Doing the rounds
Britain operates on a round system. There isn’t a Brit alive who hasn’t gotten home after 2.00 in the morning because he couldn’t leave before he got his round in. It’s called being a gentleman and it’s what’s expected.
But herein lies the whisky lover’s problem: you can’t exactly have a round that goes, ‘Peroni, Peroni, Heineken, Peroni, Lagavulian 16-year-old.’ Bold women may break the mould and order a large glass of wine, but even then it’s only begrudgingly accepted. For years, we resided ourselves to ordering a pint or a Gin & Tonic out of respect for the round’s integrity. But after a recent trip to Japan, we’ve found the silver bullet: Scotch & Soda.
First off, the drink is properly called a Highball, but remember this about getting a whisky drink in a round and if you ask your friend for a highball, it isn't going to end well. In Britain, they started calling the Highball a Scotch & Soda in the 1800’s, probably for the reason above. Most people don’t consider it a cocktail, and it is probably the least sexy mixed drink you can order thanks to decades of bastardisation throughout the 20th century.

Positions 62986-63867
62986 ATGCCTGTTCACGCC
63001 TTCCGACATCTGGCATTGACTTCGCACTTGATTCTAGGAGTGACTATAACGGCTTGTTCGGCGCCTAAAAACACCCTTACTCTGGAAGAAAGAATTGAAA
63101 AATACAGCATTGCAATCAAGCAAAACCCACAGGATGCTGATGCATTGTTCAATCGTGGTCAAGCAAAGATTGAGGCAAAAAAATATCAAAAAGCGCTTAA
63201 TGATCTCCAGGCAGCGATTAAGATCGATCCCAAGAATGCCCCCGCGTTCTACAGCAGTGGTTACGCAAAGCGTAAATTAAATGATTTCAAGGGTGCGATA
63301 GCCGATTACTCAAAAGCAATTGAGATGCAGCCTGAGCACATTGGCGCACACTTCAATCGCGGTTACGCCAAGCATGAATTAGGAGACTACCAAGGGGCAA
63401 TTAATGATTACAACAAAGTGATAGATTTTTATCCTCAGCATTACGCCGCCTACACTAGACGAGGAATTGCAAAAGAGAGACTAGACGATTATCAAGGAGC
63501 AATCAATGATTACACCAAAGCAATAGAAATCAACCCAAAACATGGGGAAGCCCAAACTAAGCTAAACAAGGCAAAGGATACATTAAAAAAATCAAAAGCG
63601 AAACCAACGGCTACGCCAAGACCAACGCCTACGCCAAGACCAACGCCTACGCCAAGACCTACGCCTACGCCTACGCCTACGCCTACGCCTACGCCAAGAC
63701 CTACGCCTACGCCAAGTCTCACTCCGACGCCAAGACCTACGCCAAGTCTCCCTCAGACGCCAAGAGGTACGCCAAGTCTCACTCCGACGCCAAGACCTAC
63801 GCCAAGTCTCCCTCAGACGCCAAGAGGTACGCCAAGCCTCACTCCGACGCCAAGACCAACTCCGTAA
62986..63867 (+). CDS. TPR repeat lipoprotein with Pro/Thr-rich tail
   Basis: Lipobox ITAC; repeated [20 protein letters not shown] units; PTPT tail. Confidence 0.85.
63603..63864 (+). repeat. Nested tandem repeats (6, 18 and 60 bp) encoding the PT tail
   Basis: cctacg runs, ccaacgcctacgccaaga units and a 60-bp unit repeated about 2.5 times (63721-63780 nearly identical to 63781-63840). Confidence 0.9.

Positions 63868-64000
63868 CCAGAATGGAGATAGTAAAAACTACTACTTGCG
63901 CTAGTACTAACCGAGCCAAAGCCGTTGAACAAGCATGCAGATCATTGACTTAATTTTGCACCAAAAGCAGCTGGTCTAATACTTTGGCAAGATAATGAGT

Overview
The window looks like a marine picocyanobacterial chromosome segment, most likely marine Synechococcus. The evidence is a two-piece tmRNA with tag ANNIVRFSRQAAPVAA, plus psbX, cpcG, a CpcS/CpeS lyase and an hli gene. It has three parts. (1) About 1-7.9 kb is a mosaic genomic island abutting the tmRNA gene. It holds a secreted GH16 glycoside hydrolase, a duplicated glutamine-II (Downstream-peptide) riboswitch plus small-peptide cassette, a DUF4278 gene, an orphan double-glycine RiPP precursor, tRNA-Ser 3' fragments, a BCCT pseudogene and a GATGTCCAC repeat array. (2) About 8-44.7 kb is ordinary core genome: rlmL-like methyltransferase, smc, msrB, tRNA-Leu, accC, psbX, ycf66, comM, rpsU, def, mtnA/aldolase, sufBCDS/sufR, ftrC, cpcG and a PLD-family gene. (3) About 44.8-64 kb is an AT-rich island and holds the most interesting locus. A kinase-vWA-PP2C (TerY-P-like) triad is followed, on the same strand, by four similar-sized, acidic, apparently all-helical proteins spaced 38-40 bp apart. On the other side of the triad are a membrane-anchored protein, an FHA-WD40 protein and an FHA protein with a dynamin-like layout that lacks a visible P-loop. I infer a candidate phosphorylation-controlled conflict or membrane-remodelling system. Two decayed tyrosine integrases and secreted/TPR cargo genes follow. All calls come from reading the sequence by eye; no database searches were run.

Before it became popular in the 1800s, watered-down whisky or any other spirits were shunned unless it served a purpose, like a dose of quinine in tonic water. Though the Gin & Tonic has never lost its foothold, even in boutique cocktail bars, why has the straightforward nature of a well-crafted Scotch & Soda received so little attention? It’s now become our go-to drink for when we are out with our friends and, while some of them roll their eyes, it fits neatly into the round.
If you say ‘I’d like a Scotch & Soda,’ most barmen in London will have no idea what you’re on about. We just choose the cheapest whisky and say we’d like it with soda. Even a Bells with soda in a high glass goes down a treat.
We had our first highball in Japan, where they are extremely popular. Suntory, the distillery behind Hibiki, Yamazaki, and Hakushu, even sells Highballs in cans. Kakubin, also owned by Suntory, is the most popular whisky for a Highball in Japan; but it’s about £60 a bottle in the UK and we don’t think it’s right to mix with soda at that price point.
If you want to be fancy, try Bruichladdich & soda with just a dash of orange bitters. While a bit of the Bruichladdich gets lost in the glass, the soda gently carries its creamy notes of vanilla, barley and citrus - accentuated by the bitters.
Many of our friends, who wouldn’t allow more than three drops of water to touch their whisky, would never order a Scotch & Soda. We think it solves a problem. When we’re out with a group and the guy at the front of the bar turns around and asks what we’re drinking, we know what we’ll say.